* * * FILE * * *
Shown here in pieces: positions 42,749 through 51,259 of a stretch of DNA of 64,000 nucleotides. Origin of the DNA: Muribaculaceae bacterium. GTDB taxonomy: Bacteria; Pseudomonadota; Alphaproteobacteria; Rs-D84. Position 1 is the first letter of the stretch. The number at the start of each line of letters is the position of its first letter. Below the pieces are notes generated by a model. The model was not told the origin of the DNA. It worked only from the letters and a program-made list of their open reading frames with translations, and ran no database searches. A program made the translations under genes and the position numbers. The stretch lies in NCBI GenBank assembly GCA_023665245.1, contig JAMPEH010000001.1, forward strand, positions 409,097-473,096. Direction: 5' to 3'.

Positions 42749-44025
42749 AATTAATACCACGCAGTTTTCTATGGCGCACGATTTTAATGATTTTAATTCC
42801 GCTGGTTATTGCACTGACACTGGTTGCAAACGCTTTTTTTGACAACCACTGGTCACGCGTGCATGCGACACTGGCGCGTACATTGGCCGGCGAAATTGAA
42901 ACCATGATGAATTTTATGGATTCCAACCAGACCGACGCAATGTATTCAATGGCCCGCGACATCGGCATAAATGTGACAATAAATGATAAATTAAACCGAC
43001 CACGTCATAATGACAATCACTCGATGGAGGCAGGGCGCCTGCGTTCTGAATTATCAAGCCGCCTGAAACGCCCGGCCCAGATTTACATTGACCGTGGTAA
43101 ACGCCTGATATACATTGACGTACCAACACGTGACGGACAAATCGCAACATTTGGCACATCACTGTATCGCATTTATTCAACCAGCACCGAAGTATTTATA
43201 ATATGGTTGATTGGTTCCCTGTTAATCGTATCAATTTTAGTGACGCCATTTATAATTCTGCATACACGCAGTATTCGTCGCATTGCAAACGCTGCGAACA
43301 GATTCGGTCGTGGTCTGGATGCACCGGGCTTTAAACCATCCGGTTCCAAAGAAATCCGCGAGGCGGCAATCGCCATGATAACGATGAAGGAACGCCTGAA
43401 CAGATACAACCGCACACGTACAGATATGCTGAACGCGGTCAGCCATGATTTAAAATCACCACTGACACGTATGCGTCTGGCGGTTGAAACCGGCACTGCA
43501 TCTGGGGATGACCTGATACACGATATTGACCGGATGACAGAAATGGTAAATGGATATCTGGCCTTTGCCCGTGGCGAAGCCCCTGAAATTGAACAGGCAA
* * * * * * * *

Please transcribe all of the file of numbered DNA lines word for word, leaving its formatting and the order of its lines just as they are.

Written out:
Shown here in pieces: positions 42,749 through 51,259 of a stretch of DNA of 64,000 nucleotides. Origin of the DNA: Muribaculaceae bacterium. GTDB taxonomy: Bacteria; Pseudomonadota; Alphaproteobacteria; Rs-D84. Position 1 is the first letter of the stretch. The number at the start of each line of letters is the position of its first letter. Below the pieces are notes generated by a model. The model was not told the origin of the DNA. It worked only from the letters and a program-made list of their open reading frames with translations, and ran no database searches. A program made the translations under genes and the position numbers. The stretch lies in NCBI GenBank assembly GCA_023665245.1, contig JAMPEH010000001.1, forward strand, positions 409,097-473,096. Direction: 5' to 3'.

Positions 42749-44025
42749 AATTAATACCACGCAGTTTTCTATGGCGCACGATTTTAATGATTTTAATTCC
42801 GCTGGTTATTGCACTGACACTGGTTGCAAACGCTTTTTTTGACAACCACTGGTCACGCGTGCATGCGACACTGGCGCGTACATTGGCCGGCGAAATTGAA
42901 ACCATGATGAATTTTATGGATTCCAACCAGACCGACGCAATGTATTCAATGGCCCGCGACATCGGCATAAATGTGACAATAAATGATAAATTAAACCGAC
43001 CACGTCATAATGACAATCACTCGATGGAGGCAGGGCGCCTGCGTTCTGAATTATCAAGCCGCCTGAAACGCCCGGCCCAGATTTACATTGACCGTGGTAA
43101 ACGCCTGATATACATTGACGTACCAACACGTGACGGACAAATCGCAACATTTGGCACATCACTGTATCGCATTTATTCAACCAGCACCGAAGTATTTATA
43201 ATATGGTTGATTGGTTCCCTGTTAATCGTATCAATTTTAGTGACGCCATTTATAATTCTGCATACACGCAGTATTCGTCGCATTGCAAACGCTGCGAACA
43301 GATTCGGTCGTGGTCTGGATGCACCGGGCTTTAAACCATCCGGTTCCAAAGAAATCCGCGAGGCGGCAATCGCCATGATAACGATGAAGGAACGCCTGAA
43401 CAGATACAACCGCACACGTACAGATATGCTGAACGCGGTCAGCCATGATTTAAAATCACCACTGACACGTATGCGTCTGGCGGTTGAAACCGGCACTGCA
43501 TCTGGGGATGACCTGATACACGATATTGACCGGATGACAGAAATGGTAAATGGATATCTGGCCTTTGCCCGTGGCGAAGCCCCTGAAATTGAACAGGCAA